Behind the Scenes with Sigma Contemporary Dance: Exploring identity, defining perception

“Do what you love, and love what you do” – the running motivational mantra for many a Millennial, or better known as Generation Y.

Sigma Contemporary Light/Shadow et. Optical Delusion

On the flip side, it takes real passion, determination, and hard work too to pursue something you love. The Sigma Contemporary dance group knows this inside out, many having recently graduated yet pursuing dance on top of a professional career! Since their highly praised sold-out debut full-length performance, T|hitherto in 2012, they’re now literally hot on their heels in working towards a second production this year: A Double Bill: Light/Shadows et Optical Delusion.

We go behind the scenes with two of Sigma Contemporary’s founding members, Hong Guofeng and Chan Weizhi, whom are also the choreographers of A Double Bill: Light/Shadows et Optical Delusion.

Sigma Contemporary Founding Members Guofeng and Weizhi

We snooped around your Facebook page and found out you’ve got eight founding members! What sparked the formation of Sigma Contemporary?

Guofeng (GF): We started out back in 2010 as a platform to continue dancing even after graduation; we will book studios and take turns sharing our choreographies. Coincidentally, that was also the year that The Royal Dance Off, the first youth contemporary dance competition started. We joined and with a stroke of luck, won the competition, and that spurred us on to do our full length show T|hitherto in 2012. Some of us have been working for 4 years now, and we are still every bit as active as back in the university days.

Weizhi (WZ): It really came about when we realized we have graduated from school and asked ourselves “What now of our dance CCA?” From there, we gathered our friends who were passionate in dance and started dancing in studios out of school. One thing led to another and now we are putting up our 2nd blackbox production.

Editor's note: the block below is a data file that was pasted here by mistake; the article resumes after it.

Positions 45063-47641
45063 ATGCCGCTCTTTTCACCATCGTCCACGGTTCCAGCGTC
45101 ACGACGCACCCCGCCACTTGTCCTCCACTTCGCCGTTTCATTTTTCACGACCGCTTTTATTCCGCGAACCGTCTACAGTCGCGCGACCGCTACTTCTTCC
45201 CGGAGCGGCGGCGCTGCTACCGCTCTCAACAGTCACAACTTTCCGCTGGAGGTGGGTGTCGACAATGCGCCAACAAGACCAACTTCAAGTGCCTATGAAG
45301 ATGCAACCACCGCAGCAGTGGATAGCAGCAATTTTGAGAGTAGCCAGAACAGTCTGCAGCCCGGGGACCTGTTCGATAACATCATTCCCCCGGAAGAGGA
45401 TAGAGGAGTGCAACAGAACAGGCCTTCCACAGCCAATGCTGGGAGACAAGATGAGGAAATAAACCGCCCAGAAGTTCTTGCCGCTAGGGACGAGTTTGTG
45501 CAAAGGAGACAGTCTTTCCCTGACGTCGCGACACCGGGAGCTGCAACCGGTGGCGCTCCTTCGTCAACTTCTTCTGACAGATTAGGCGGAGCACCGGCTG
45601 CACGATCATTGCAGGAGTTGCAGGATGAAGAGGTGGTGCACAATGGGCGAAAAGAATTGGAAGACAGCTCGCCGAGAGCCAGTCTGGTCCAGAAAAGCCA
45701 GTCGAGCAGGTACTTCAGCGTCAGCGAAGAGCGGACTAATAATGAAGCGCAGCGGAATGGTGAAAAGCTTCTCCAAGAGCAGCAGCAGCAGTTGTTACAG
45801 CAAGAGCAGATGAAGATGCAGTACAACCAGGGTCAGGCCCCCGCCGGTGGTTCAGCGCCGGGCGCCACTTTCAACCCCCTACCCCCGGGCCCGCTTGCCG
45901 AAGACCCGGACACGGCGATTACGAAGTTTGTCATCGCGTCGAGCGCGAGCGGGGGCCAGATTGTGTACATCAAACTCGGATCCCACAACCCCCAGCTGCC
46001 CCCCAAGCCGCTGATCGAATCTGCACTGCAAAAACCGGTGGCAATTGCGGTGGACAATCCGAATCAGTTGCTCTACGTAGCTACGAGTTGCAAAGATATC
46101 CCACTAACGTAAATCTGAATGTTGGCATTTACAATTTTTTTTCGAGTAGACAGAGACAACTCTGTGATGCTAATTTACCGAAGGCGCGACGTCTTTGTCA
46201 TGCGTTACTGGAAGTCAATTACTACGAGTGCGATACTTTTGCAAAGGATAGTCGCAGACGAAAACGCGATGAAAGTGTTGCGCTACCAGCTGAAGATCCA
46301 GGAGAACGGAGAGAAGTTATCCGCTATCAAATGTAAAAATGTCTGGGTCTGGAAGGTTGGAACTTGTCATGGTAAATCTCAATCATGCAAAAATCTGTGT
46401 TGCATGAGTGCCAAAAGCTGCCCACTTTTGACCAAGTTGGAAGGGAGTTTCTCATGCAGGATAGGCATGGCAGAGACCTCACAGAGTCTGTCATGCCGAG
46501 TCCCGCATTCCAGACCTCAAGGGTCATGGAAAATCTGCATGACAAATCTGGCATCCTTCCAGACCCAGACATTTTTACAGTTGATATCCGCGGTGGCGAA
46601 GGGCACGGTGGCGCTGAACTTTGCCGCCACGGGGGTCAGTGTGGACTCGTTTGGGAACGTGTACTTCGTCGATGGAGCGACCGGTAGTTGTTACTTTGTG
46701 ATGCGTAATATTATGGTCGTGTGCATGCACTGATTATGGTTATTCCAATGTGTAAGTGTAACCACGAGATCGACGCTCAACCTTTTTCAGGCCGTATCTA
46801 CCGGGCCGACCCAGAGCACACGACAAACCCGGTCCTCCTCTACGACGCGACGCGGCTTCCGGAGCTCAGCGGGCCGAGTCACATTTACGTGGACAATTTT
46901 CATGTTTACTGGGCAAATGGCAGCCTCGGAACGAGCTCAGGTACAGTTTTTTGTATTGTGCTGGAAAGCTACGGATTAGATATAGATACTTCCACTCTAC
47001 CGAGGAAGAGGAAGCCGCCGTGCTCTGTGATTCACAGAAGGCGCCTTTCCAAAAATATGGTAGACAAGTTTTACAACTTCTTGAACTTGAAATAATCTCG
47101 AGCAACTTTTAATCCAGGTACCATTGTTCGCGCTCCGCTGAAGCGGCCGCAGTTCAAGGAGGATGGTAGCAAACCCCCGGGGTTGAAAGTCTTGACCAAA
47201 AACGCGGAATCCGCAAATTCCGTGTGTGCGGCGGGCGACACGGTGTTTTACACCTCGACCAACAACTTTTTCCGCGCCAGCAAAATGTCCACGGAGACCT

Wow, it’s amazing you’re all pursuing dance out of a passion yet holding other full-time jobs at the same time. Could you share with us what each of you are doing for work now, out of Sigma Contemporary? Is it a struggle to juggle? What pushes you on?

GF: Our occupations are very diversified actually; we have an auditor, civil servants, pharmacist, people in the finance sector, marketing, consultancy and procurement. As you can see, dancers exist in all fields of work. However, one of our founding members, Anthea (currently enrolled in Laselle College of the Arts) is pursuing dance full time and we are very happy that she has chosen this path. I think the greatest challenge we had was accommodating to one another’s schedule. Having different jobs also means that we are busy at different times of the year. I guess the shared belief and common love for dance still brought us together at 9.30am every Saturday morning.

WZ: It is a struggle to commit to the time required to put up a dance production. Being full time working adults, we have to sacrifice our precious weekends to make this happen. It can be quite challenging to find a time where all of us are available.

What’s the style of choreography or creative direction taken for Sigma Contemporary? Are there any local dancers who’ve influenced that take and how so?

GF: Sigma’s works are very concept driven and often we have to juggle between being too literal and letting the audience have the space to contemplate about a particular theme. Personally for me, the person that got me interested in choreography since I was 15 would be Benedict Soh. I learnt a lot about choreography from him. We are also avid supporters of local dance companies such as T.H.E and Frontier, whose works often inspired us both as dancers and choreographers.